Gruelling, thankless, mind-numbing work interspersed with moments of manic activity...
If you've ever been on one of these, peddling your wares for 3-4 days, then you know what I'm talking about. Here are a few survival tips:
5 Useless Lessons for Exhibiting at an Expo
Lesson 1 - Make sure you are with people you like.
Teamwork is everything. Get along to move along. Well we failed on that front.
It took Orkun about 30 minutes to get on my nerves. He's so organised, so impeccably well turned out and he is sooo nice to boot. Standing opposite Orkun is like looking into a mirror of your imperfections. Everybody loves Orkun and therein lies the problem. Also, as you can see, he's not that impressed with my UFC training. He's a better dresser, better linguist, better snowboarder (that really hurts) and just a better person. And no, we didn't close the deal with the engineer in the brown leather jacket. We miss him and wish him well.
Lesson 2 - Don't be mardy
For some reason, having a mardy face doesn't seem to attract people to your stand. For those not of the British Isles, mardy is another term for grumpy, or in the GENEO camp, mardy is synonymous with Bob. In fact we call him that a lot. Bob-The-Mardy we call him. He is so mardy we made him the Customer Services Director for GENEO Software in the belief that he might find his softer side. He hasn't.
He also runs our graduate training programme. Most have left.
Just look at this photo. That's Adrian trying to give Bob a few pointers on the new app. Adrian is one of the few grads that has lasted the course. We think it's due to an emotional disconnect or some rhino hide in his confidence.
If I can mix my movie similes it's like watching the sergeant major from Full Metal Jacket versus... well any poor soldier from Platoon, Dad's Army or Full Metal Jacket for that matter.
Or how about this one. This is Bob in action at the expo with a potential client. Did he play nicely? Did he go easy on them for a while? No. He wanted to know why they were on a jolly from work and hadn't been in touch earlier about our SaaS systems.
So folks, Lesson 2: leave your Bobs at the office.
Take nice people with you. They close deals and build your brand.
Lesson 3: Don't take lazy people with you to an Expo
Yes, that's right. Lazy people have no place in your company. Find them and get rid of them. They are anchors, wastrels, leeches. This is Jess. Don't be taken in. She looks like a nice, kind person, but she's lazy.
Wait. Before you judge me too harshly, let me explain. She was drafted onto the expo team to visit other stands and convince them to pay us a visit. Armed with brochures and a sunny disposition - something Bob could do with - we tasked Jess with drawing in the weary expo-warriors to our stand for some banter and a look at our software. For the first two days we thought she was on top of her game. The brochure stacks were disappearing faster than we imagined. We were close to ordering more when Chris Jones, a fellow director, caught her leaving piles of brochures on seats and tables outside the Expo itself. It gets worse. Most of the brochures were located within 15 metres of the Costa Coffee outlet next to the main entrance. We are not sure how many frappuccinos with caramel and shots of vanilla had been consumed on the company credit card but let's say we figured out where Jess had spent the last 2 days. Jess was truly rumbled when the facilities manager asked us to collect the 'GENEO' litter from the hallways. She claims it was showing initiative as the brochures were poorly structured and had terrible syntax. "They were best served as place mats for drinks and partially eaten croissants. More value in keeping them away from the punters." were the words used as I recall. We couldn't argue with the syntax comment. The credit card is now safe and Jonesy is quietly taking lessons on how to divert accusations, put up smoke screens and obfuscate to avoid disciplinary action.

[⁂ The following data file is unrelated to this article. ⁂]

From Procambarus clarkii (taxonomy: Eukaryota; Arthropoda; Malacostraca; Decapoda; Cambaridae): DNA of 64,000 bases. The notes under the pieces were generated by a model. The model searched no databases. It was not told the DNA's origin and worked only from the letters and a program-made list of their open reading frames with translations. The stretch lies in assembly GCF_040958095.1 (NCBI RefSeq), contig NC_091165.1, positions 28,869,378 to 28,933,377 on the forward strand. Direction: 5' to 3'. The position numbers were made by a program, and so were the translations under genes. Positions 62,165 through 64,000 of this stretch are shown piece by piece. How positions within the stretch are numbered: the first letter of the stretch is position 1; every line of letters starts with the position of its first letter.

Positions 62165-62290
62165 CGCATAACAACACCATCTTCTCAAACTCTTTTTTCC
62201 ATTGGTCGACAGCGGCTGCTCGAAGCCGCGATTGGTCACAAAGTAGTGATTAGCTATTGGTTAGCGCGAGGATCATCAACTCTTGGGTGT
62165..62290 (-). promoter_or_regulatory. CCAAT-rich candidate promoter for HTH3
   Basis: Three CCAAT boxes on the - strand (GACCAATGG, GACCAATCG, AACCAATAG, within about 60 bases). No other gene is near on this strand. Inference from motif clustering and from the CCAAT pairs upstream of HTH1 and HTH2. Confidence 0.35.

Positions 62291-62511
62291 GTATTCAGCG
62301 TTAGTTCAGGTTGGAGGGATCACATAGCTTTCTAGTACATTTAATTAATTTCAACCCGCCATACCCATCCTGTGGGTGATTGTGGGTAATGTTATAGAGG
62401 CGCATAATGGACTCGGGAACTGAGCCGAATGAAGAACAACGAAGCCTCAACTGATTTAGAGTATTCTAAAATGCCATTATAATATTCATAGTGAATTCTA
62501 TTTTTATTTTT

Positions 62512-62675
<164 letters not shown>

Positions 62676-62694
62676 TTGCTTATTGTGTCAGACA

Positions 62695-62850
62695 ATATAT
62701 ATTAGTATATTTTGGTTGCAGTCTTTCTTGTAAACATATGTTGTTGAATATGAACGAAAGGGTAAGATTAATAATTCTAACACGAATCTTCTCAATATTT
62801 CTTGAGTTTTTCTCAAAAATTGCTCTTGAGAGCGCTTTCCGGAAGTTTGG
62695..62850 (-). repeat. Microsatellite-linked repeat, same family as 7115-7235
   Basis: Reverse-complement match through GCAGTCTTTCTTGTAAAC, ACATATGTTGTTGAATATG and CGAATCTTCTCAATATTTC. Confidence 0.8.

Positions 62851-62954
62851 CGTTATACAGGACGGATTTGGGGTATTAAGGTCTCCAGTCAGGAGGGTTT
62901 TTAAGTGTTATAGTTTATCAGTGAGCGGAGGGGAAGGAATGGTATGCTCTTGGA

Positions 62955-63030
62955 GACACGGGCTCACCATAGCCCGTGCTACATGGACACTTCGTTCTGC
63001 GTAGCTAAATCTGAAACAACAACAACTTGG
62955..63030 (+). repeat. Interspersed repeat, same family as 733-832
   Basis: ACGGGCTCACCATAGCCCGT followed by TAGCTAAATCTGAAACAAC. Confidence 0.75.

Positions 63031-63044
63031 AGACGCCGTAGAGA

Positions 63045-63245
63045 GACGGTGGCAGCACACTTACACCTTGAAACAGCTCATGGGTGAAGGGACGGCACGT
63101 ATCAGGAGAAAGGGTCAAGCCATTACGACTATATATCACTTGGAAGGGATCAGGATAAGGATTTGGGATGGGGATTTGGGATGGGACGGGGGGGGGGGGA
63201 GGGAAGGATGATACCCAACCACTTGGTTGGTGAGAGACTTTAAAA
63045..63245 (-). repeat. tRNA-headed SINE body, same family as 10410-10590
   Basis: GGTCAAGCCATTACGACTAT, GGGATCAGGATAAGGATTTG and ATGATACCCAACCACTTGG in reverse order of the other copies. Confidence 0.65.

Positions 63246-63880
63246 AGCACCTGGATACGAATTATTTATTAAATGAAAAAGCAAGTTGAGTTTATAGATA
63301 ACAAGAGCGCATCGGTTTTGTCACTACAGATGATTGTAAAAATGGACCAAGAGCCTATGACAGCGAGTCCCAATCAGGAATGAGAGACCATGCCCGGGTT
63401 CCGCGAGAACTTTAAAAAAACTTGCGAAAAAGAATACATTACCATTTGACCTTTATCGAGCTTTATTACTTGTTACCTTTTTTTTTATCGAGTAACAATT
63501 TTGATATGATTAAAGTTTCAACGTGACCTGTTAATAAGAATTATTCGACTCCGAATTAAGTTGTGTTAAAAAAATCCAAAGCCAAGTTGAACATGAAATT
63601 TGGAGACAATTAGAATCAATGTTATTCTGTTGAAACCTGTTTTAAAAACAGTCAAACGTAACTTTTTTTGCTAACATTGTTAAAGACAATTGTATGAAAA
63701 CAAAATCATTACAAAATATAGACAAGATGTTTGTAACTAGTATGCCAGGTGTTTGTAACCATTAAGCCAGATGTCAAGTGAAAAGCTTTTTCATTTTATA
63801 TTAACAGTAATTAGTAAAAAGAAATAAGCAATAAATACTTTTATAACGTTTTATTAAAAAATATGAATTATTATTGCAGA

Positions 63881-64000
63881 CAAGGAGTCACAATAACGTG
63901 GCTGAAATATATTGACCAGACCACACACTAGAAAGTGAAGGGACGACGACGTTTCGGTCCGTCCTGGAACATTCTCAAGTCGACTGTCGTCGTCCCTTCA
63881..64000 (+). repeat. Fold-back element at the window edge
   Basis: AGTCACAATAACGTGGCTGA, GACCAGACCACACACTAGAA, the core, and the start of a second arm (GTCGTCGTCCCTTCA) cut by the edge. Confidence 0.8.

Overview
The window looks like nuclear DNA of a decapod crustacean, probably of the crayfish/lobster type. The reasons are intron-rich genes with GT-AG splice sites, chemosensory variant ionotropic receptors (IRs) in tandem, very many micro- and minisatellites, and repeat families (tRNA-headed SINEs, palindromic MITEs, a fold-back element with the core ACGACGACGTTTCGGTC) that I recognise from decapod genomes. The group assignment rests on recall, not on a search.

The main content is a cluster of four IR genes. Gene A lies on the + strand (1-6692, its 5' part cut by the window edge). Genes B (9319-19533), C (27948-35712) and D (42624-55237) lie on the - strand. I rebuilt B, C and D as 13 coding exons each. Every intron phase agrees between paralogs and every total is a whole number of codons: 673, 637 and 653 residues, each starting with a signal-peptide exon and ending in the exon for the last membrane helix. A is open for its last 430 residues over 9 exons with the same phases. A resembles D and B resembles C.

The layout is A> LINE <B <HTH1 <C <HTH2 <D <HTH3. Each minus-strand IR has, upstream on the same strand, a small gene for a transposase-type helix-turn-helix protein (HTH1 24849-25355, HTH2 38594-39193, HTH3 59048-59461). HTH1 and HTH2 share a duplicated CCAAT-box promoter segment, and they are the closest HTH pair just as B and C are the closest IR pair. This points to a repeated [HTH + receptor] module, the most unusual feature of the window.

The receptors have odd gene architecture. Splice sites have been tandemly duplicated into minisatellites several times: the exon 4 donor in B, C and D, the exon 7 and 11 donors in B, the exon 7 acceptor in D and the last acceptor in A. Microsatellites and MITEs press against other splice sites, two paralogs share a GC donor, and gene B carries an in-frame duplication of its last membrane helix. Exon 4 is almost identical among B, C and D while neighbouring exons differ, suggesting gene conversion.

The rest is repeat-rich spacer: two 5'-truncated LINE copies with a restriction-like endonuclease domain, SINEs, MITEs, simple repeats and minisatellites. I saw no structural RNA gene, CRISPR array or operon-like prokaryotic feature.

Lesson 4: Use young people. They know stuff
I'm a director in a software company. I can't code. I'm the the one that can't remember his password. I'm the one that sends texts with full grammar. So when I'm past the elevator speech and am asked a question which involves any layer of profundity by an interested party, I wheel out the youth. It's just great to watch the energy and the enthusiasm. They are bright and shiny and so full of zest.
I can't explain this. It's beyond me. But here are our young super-jets trying out some headgear with a fellow expo-warrior.
But of the 5 lessons of surviving an expo, this could be an important one.
Lesson 5: Take toys, expensive, useless toys.
This is Adam, one of the super-jets. This was his idea. He will pay for it.
It's like having a cockapoo puppy on a leash. No-one can resist. I would hazard a guess that 80% of the people that came to our stand were there to play with this bad boy. I also believe that we were duped into buying it so that the young super-jets could while away the quiet time trying to do wheelies with a 4KG CAT D11. Here are 5 stupid things to do with a Lego CAT 11D dozer at an expo:
- See if you can drive it off the glass stand and clear the laptop on the floor
- Try and shovel people into the stand to learn about your software
- Try to raise the coffee cup to your mouth using the bucket of the dozer
- Wander around the expo with business cards in your D11 Lego dozer
- See who can tolerate the most pain by jamming your finger in the dozer lever
5 Useless Lessons to survive an Expo - Summary
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